Monday, December 05, 2011

Muppet Movie Monday

I got a start on the Christmas decorations yesterday, getting the wreath on the door and the garland on the fireplace mantel. Today I need to get the garland on the loft and stairway railing, and then I think the tree will go up during tonight's airing of A Charlie Brown Christmas.

In the meantime, I have some writing to do. I was brainstorming some things to work on in a scene I knew wasn't working, and that sparked an idea about a previous scene that I'd thought worked, but then when I really analyzed it, it didn't. And fixing that will solve a lot of problems going forward.

It was a movie weekend, so I have a full Movie Monday report.

Saturday I went with a bunch of friends to see The Muppets, and it was awesome. I think it was written more for adults who watched The Muppet Show as kids than it was for kids. The one child in our group seemed to enjoy it, but not nearly as much as the adults did. I laughed myself silly, and my face hurt at the end from smiling so much. In addition to twisting, poking holes in and subverting just about every movie cliche ever, it actually had a relevant message about the cynicism in our world and what counts as "entertainment" these days. Plus, there was good music (that definitely showed its "Flight of the Conchords" roots) and a duet between Amy Adams and Miss Piggy. I think I need the soundtrack CD for that song alone. And we had quite possibly the best use of Jack Black in any film. I may need to see this one again to catch all the cameos and jokes.

Then on Sunday afternoon, I made the mistake of watching Never Let Me Go on one of the HBO channels. It seemed to fit the grey, gloomy atmosphere of the day. It wasn't a bad movie. It was well-made and well-acted. It was just such a bleak worldview that it left me so bummed out that I needed to watch The Muppets again to get my head on straight. Fortunately, last year's Phineas and Ferb Christmas episode was showing on the Disney Channel at the time the movie ended, and that worked. I got the feeling when the movie came out that some information that was in all the trailers and movie descriptions was supposed to be spoilery for what was a major twist in the book, so I don't know how to describe this without possibly spoiling the twist. It comes pretty early in the movie, so it doesn't seem like a huge secret that these kids in the boarding school are actually clones being grown to be used as organ transplant donors when they're adults. You can tell this is "literature" with science fiction elements instead of science fiction because in science fiction, the story would have ended up being about the clones banding together and fighting back while trying to get the story out to prove their humanity and force people to know who they were killing when they got life-prolonging transplants. I think the movie thought it had a happy ending, but I found it very depressing, and not in a "made me think about the meaning of life" way. I would say that I probably need to read the book in order to see what it was really supposed to be about, since the movie inevitably overly simplified it and messed it up, but I'll have to wait until The Muppets comes out on DVD, because I'll either need to have it on while I'm reading or have it standing by to watch immediately afterward so I won't want to slit my wrists -- or else I'll have to write the "clones fight back" story, though I suspect it's already been done, repeatedly.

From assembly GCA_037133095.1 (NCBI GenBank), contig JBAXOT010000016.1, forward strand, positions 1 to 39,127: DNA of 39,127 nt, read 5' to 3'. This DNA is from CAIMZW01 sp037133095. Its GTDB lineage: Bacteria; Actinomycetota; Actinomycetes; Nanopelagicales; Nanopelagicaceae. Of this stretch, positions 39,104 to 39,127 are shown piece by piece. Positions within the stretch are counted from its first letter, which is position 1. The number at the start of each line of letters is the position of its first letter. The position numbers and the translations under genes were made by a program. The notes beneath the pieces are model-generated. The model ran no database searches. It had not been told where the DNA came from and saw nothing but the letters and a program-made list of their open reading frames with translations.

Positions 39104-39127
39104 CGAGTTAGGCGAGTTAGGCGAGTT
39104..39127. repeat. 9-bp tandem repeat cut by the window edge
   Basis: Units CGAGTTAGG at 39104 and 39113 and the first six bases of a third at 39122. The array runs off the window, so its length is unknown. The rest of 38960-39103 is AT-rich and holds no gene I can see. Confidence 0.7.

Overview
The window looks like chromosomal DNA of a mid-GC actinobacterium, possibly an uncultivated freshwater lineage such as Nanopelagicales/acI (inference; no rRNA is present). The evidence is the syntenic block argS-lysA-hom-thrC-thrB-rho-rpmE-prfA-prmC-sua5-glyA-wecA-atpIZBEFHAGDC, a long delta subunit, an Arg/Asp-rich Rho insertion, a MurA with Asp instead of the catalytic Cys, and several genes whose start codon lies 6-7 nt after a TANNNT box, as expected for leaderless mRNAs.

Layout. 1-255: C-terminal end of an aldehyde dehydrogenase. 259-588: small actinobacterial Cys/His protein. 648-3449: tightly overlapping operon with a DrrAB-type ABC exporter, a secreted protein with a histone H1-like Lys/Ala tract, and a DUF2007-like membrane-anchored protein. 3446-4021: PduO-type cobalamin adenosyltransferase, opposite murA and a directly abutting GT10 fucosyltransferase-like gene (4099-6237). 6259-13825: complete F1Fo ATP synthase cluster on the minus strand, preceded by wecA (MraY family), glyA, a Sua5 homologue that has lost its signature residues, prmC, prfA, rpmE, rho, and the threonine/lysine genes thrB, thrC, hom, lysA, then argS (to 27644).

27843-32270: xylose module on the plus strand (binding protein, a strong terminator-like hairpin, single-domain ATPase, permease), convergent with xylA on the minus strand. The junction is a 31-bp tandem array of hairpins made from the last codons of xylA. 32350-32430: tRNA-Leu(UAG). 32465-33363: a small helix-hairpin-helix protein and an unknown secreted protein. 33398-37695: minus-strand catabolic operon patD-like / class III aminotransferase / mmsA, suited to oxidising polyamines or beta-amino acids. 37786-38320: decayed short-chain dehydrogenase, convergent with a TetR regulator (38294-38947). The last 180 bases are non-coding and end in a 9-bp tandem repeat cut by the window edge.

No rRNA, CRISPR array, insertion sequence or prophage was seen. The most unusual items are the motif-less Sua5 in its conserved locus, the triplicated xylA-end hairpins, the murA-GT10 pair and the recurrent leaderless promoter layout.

I was really very pleasantly surprised by the first part of Neverland on SyFy. It was actually rather good, and not just in the typical SyFy movie "so bad that it's highly entertaining" way. The cast was all top-notch and though some of the effects weren't so hot, the story was interesting. It tinkered with the Peter Pan mythology a bit, giving a slightly different backstory and making it science fiction instead of fantasy (Neverland is another planet and the fairies are the local life form), but I think what they did worked. I kind of like the idea of Hook and Peter having had a past father/son relationship that ended in a sense of betrayal. They also seemed to mend some of the more problematic elements from the original story, like making an effort to more accurately portray the Indians instead of going with the stereotypes of that time (and using Tiger Lily's name in her native language). This version of the backstory even explains how all those disparate adventure story elements like pirates and American Indians ended up in the same story. I'm looking forward to part 2 tonight.

Meanwhile, I've discovered that all the Family channel and Lifetime Christmas romantic comedies are available OnDemand. I know some of what I'll be doing this month. I'm considering changing my usual travel schedule, since I really want to sing for the Christmas Eve services at my church, so instead of going to my parents' house several days before Christmas and then leaving the day after, I think I'm going to head over there Christmas morning and stay a few days after. That means I'll have a few days leading up to Christmas with not much going on, and that will be a perfect time for a cheesy movie marathon.

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